The music industry has always welcomed technology with open arms, from music video production to CDs to streaming. This week’s tech trends examines how technology is changing music creation, production, distribution, and user experience.
In an attempt to attract customers and differentiate themselves in an increasingly competitive market, streaming services are striving for exclusive rights on new albums. This approach leads to frustrated customers who will not be able to find all their music in one place if artists give exclusive rights to one streaming company.
Google’s computers are creating songs. Making music may never be the same. – The Washington Post
Google has launched a project that creates art and music using artificial intelligence. Project Magenta, developed by Google’s Brain Team, will be released in open source to allow producers to contribute to the evolving technology. While the potential of music made with artificial intelligence is still largely unrealized, many are hopeful that the computer software will elevate music creation and production.
MTV made music videos cool. Technology will make them epic – Digital Trends
Cell phones have become the primary place where people view music videos, and this viewer behavior has influenced production of those videos. For instance, some videos are now being filmed in portrait mode to accommodate the phones, and social media platforms are upping their video streaming options. Plus, virtual reality (VR) is adding another layer of engagement to videos that TV or YouTube cannot portray; however, hardware limitations could hinder VR music videos, especially for risk adverse record labels.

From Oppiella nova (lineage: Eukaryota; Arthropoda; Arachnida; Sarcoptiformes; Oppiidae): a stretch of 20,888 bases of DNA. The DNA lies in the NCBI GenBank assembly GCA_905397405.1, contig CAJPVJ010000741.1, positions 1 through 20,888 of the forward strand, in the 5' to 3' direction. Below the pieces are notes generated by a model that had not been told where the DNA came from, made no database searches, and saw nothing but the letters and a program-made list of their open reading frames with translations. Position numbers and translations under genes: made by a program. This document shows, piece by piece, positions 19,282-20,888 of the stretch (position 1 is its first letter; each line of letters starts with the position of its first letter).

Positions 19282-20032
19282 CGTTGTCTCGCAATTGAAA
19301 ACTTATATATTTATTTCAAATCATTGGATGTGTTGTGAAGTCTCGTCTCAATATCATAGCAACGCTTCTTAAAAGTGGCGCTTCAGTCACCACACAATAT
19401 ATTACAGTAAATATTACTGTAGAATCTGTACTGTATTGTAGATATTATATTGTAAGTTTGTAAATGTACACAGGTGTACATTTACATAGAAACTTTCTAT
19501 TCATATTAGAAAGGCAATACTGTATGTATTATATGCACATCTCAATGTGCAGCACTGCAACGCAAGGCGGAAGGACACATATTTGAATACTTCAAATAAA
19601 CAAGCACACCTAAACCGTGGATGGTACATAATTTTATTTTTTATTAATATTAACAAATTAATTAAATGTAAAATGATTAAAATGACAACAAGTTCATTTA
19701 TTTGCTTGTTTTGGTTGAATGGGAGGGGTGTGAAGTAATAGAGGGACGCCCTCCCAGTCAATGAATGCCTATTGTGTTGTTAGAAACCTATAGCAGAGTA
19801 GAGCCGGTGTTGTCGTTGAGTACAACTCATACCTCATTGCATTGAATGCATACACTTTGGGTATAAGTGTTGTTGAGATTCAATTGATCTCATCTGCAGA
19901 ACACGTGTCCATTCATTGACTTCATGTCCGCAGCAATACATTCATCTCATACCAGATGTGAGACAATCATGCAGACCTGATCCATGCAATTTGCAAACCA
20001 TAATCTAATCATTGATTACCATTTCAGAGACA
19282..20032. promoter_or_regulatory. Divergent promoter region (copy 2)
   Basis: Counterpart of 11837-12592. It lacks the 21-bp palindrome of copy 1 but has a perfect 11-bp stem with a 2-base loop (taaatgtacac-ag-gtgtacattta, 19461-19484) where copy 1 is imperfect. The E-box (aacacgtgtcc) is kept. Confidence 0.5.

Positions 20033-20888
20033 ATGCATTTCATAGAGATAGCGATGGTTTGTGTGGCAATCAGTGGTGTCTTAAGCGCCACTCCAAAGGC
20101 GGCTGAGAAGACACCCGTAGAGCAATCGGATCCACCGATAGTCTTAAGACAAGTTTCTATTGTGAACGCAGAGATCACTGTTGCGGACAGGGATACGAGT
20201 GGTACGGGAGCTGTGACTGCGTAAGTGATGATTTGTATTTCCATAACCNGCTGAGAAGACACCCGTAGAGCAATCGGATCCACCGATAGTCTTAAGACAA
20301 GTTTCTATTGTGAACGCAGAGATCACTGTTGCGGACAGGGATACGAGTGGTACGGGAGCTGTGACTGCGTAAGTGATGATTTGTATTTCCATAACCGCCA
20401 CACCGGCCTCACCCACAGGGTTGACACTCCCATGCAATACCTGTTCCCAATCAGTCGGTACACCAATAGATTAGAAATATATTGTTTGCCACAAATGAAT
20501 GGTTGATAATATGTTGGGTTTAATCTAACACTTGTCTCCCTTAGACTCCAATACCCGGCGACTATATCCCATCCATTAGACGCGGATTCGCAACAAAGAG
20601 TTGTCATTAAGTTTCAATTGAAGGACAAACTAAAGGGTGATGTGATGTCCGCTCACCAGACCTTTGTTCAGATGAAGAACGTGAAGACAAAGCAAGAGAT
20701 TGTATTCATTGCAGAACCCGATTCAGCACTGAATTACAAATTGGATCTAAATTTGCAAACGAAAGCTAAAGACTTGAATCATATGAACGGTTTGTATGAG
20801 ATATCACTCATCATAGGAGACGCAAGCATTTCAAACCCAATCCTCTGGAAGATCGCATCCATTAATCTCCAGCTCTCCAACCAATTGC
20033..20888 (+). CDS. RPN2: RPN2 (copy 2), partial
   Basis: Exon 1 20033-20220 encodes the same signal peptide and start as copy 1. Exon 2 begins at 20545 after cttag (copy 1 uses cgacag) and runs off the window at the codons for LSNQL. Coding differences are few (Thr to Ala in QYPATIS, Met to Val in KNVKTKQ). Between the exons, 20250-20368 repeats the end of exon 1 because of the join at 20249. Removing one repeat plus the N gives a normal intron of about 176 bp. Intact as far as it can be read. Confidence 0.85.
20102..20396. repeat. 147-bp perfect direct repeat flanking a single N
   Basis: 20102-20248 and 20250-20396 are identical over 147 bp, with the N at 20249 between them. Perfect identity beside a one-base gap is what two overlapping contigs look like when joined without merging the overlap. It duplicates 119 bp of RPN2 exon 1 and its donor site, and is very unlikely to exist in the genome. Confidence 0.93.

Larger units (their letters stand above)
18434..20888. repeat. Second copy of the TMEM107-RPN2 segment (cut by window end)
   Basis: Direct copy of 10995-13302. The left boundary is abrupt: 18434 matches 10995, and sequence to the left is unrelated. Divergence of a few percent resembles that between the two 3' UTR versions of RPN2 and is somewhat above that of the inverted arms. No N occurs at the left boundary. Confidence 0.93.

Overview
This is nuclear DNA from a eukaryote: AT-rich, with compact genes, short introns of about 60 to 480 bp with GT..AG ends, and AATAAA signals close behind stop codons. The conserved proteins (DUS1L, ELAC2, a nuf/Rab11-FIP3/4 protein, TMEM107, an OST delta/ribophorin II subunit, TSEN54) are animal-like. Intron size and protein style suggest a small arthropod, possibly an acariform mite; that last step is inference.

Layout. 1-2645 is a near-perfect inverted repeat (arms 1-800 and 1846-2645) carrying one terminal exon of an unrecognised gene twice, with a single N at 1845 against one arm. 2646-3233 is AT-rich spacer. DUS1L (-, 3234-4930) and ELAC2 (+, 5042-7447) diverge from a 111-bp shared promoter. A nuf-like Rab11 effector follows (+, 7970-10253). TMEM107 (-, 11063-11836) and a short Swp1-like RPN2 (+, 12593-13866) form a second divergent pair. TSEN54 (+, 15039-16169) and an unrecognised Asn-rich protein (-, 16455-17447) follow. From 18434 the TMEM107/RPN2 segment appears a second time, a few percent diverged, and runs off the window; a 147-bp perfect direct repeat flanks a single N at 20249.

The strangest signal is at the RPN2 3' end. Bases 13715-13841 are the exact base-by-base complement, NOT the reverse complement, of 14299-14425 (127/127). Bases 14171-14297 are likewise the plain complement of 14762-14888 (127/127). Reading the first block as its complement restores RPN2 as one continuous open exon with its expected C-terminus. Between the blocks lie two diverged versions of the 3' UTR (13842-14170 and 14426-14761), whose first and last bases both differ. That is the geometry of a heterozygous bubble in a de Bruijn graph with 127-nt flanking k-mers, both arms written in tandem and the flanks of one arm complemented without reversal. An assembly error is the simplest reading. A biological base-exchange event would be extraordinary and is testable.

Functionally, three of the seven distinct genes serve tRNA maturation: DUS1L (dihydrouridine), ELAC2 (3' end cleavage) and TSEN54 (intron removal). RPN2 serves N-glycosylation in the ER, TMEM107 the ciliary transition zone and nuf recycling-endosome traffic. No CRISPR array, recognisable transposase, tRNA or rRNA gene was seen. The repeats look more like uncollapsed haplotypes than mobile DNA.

Amazon’s Music Unlimited subscription service is already cheaper than its competition and features voice control with Amazon’s Echo speakers. Echo and Alexa – Amazon’s Voice Service – are aiming to attract new subscribers who value the in-home listening experience. For instance, with Alexa, you can ask for a specific album, artist, genre, or mood-specific music from a certain era, and the service will find you what you are looking for through voice command.
With the rise of smartphones, music festivals have developed mobile apps to replace the paper booklets containing maps, setlists, and other important event information. For example, Coachella’s “Coachooser” app allows attendees to input their favorite bands from the line up and customize their own schedule. Concert-goers are also growing accustomed to wearing wristbands, which have replaced hard tickets, allowing them in-and-out privileges while also providing attendance pattern data for the festival organizers.